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People with HIV may have trouble recognizing facial cues

Category: HIV

There may be some people out there who believe that it's not important to use STD testing services because they don't have any signs of a condition. However, it's important to understand that many of these infections and viruses don't have any symptoms until they are in the late stages, or the signs may not be something that they would normally associate with having an STD or HIV. For example, researchers from the Catholic University of the Sacred Heart in Rome recently discovered that one sign of HIV may be a lack of ability to recognize emotions in people's faces.

The scientists discovered that people with HIV have a more difficult time recognizing fear or even happiness in the faces of others, compared to those who do not have the virus.

A surprising issue
According to the researchers, there is a complex process that goes on in the brain that allows people to recognize emotion in others' faces. Many different parts of the brain are involved, including the frontostriatal pathway and amygdala. As the researchers explained, the frontostriatal pathway controls learning and behavior, while the amygdala involves memory and emotion. If people lose function in these areas of the brain, their lives can become far more difficult, particularly their interactions with other individuals.

The researchers examined two groups of people - one with HIV and another without to see how well they were able to recognize emotions on the faces of other individuals. They found that out of the most basic expressions - disgust, anger, fear, happiness, surprise and sadness - fear is the most difficult to recognize. The scientists also found that people with HIV had a particularly difficult time recognizing fear in the faces of others, compared to those without the virus.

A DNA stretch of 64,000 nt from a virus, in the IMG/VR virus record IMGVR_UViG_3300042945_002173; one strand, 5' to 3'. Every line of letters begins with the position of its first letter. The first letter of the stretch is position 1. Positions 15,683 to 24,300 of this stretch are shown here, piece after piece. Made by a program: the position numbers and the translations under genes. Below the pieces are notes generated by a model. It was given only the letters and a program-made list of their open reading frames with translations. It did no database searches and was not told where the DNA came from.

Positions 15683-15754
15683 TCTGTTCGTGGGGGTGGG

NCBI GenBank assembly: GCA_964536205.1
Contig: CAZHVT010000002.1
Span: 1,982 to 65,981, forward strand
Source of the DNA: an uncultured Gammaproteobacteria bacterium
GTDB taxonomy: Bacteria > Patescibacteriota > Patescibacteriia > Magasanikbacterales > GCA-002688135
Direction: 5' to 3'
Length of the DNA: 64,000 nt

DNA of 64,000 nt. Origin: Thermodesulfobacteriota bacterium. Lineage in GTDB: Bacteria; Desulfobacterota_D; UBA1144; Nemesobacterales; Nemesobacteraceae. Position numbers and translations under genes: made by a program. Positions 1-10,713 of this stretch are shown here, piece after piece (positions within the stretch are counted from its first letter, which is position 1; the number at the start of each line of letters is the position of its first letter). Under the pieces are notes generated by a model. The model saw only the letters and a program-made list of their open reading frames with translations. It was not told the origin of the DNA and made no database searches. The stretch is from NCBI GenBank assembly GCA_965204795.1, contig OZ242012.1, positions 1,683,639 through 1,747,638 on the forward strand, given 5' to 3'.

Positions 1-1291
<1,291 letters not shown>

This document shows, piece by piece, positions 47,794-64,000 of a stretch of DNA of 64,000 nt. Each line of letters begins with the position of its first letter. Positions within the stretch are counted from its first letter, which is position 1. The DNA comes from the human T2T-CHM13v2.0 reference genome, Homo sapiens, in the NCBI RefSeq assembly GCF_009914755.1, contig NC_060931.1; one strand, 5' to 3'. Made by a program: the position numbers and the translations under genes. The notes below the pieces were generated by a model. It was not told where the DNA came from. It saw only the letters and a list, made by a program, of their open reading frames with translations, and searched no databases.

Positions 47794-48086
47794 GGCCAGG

Furthermore, people who had experienced AIDS-related complications,such as Kaposi's sarcoma, tuberculosis or pneumonia, and those with memory problems were less likely to be able to recognize happiness in others.

"The severity of HIV-associated neurocognitive disorders has been significantly reduced thanks to combination antiretroviral therapy. Nevertheless our research highlights a link between cognition and facial recognition and that AIDS-related events affect both. Understanding this on a individual level can help the long-term personal management of HIV," said lead researcher Eleonora Baldonero, M.D., of the Catholic University of the Sacred Heart.

Other symptoms of HIV
The other symptoms of HIV can be very difficult to spot, because they can often be confused with the signs of other, less-serious diseases. For example, about a month after contracting HIV, a person may develop a flu-like illness for a couple of weeks, according to the Mayo Clinic. However, this bout of sickness will likely subside, and a person may think that he or she is fine. Some people may experience persistent swelling of lymph nodes, but even that can be difficult to notice without visiting a doctor.

Other than that, there are no particular symptoms of HIV until the virus has progressed and has destroyed major parts of the immune system. By that point, people may be experiencing weight loss, headaches, night sweats, fatigue and diarrhea, which are all signs that HIV has become AIDS. While HIV can now be controlled with medication, once it has progressed to AIDS it may be too late. This is why it is so important for people to regularly use STD testing services so they can know if they have the virus or not, since it is unlikely that they will be able to tell on their own.

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